The person referred to above as the owner of the house where Assistant Police Magistrate Wales lived is Mr Thomas Fall.  In 1843, Mr Fall took over the licence for the Patriot King Hotel although the ownership of the building was maintained by Mr Williatt.  During his time as licensee, Mr Fall set about constructing his own hotel in Russell Street.  The Clarendon Arms, as it is currently known, was completed in 1847 on the site of the old watch house and convict cells.  It was first licensed on 2 September 1849, but not until after another legal battle with Mr Williatt had ensued.

The Cornwall Chronicle of 5 September 1849 reported that Mr. Thomas Fall’s application to transfer the “original license” for the Patriot King William IV “to the premises lately erected by him at Evandale” was refused on the ground that the transfer would be injurious to the proprietor of the Patriot King, Mr. Williatt.  The lawyer for Mr Fall, Mr. Tarleton argued that “If you reject Fall as an original holder, you must consider him as a new applicant.”  This argument was persuasive, so ultimately a new license was granted to Mr. Fall for the Clarendon, and Mr. Williatt’s put in a successful application for the transfer of the original license for the Patriot King back to him.

The Courier of 16 June 1849 carries the following advert –

To let or lease from 1st September next, 1849  THOSE SUBSTANTIALLY-BUILT , and EXTENSIVE PREMISES situate at Evandale, within 12 miles of Launceston, known as the “PATRIOT KING WILLIAM the FOURTH” Inn; now in full trade. Established in 1832. The house is large and replete with every convenience, and requisite accommodation for a first-rate hotel. Brewhouse, cellar, commodious stabling, loose boxes, coach and harness house, with lofts over the whole. Sheep and cattle yards, and a well of excellent water on the premises. For particulars, and to treat for the same, apply personally, or by letter post-paid, to the undersigned. – JOHN WILLIATT.  – Elkington, near Evandale, June 11.”

In May 1853, Mr Williatt transferred the licence for the Patriot King to William Wright. It is thought that Wright held the lease until 1857 at which time the remaining 18 months of the lease was put up for sale (The Cornwall Chronicle 11 April 1857).  It appears that Mr John Duffell took up that offer as The Cornwall Chronicle of 23 May 1857 states “Dr Wigan has commenced the practice of his profession at Evandale, and will be found at his rooms, at Mr. Duffell’s, the Patriot King Hotel, from 8 to 11 in the morning.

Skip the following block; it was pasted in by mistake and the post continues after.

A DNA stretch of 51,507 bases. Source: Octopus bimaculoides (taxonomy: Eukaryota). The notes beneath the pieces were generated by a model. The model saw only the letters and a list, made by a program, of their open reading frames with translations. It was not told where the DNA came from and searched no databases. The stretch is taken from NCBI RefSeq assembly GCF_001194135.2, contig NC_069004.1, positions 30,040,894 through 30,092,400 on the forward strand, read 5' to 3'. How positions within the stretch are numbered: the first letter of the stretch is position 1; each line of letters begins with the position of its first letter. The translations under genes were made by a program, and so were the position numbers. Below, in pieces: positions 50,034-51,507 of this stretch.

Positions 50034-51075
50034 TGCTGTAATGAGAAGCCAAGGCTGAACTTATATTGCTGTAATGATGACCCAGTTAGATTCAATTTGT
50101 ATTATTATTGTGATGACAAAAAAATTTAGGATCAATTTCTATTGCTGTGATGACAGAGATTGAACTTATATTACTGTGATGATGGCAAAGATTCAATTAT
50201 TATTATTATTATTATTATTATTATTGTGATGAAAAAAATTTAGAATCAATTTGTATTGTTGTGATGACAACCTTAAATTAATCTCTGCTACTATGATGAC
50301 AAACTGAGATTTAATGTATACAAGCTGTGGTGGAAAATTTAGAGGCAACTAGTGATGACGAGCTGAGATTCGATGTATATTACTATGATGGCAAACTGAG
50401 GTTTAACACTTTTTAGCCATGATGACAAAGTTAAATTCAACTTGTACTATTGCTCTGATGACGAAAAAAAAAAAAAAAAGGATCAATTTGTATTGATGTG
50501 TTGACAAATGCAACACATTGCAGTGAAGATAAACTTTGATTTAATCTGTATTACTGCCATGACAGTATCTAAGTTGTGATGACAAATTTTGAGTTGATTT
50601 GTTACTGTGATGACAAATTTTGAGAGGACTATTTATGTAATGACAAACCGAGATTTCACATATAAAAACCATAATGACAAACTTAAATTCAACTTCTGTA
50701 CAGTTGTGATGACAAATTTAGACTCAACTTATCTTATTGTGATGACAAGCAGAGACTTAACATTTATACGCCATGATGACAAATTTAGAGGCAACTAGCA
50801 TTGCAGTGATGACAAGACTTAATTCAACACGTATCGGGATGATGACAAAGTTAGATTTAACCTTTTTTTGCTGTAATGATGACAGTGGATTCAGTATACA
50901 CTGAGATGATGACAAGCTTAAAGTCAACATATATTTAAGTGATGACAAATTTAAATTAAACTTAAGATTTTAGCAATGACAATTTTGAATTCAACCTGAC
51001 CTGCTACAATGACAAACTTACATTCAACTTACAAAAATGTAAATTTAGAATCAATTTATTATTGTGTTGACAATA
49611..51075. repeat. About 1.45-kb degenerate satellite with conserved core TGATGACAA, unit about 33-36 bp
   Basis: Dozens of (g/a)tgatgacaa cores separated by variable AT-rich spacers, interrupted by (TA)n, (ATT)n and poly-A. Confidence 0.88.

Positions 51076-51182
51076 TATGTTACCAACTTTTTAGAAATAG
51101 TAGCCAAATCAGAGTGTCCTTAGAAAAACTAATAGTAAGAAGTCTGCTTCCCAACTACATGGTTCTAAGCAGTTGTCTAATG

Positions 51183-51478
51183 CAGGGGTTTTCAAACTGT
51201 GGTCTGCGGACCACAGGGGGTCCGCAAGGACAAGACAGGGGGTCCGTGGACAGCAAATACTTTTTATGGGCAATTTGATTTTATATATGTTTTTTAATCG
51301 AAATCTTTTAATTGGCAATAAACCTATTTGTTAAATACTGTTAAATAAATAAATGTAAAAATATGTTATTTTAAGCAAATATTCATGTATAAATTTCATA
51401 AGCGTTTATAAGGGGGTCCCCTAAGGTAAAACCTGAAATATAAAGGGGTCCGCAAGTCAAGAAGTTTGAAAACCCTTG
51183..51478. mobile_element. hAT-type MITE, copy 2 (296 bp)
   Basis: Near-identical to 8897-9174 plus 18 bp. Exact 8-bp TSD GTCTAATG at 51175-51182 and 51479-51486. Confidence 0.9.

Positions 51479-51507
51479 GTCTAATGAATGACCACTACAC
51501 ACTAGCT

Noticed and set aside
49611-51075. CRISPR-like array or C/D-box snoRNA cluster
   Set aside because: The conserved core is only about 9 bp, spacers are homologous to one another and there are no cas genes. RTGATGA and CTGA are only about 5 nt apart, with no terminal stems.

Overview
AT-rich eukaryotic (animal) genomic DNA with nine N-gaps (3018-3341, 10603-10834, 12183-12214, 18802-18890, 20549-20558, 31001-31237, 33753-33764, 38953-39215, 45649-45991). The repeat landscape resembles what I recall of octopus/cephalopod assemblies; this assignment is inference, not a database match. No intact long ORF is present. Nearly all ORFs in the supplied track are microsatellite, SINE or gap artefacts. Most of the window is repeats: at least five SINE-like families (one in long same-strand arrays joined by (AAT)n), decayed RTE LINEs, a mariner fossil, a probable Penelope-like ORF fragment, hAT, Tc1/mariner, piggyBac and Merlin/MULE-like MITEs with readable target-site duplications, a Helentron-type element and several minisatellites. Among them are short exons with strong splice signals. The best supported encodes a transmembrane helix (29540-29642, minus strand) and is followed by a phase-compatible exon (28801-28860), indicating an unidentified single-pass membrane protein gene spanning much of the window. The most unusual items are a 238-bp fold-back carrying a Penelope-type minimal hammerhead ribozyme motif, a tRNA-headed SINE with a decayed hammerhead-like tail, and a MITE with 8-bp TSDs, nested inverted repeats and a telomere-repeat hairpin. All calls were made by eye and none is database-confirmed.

Another advert in The Courier on 28 June 1858 shows that Mr Williatt put the hotel out for lease for 5 years and Mr Duffell also took up this lease.  John Duffell was still licensee in 1862 although a newspaper of the day gave his name as Duffett.  By 1871, his wife, Dinah Duffell had become licensee and would remain so until at least 1874.

In December 1873, Mrs Dinah Duffell, pleaded guilty to having an illicit still in her possession, but in extenuation said she was not aware that it was a still. After more than a decade at a pub, it was highly likely she knew what a still was and what it looked like.  She was fined £10 and costs.

In 1884, the property, then known locally as Duffell’s Hotel was put up for sale but apparently was not sold and remained in the Williatt estate.  A notice published in the Launceston Examiner of 24 June 1876 by Richard Chugg of the Macquarie Hotel tells us “NOTICE.–As Mrs Duffell has closed the hotel, known as the Patriot King, the undersigned will provide dinners, etc. for the accommodation of the public attending the sales at the above place.”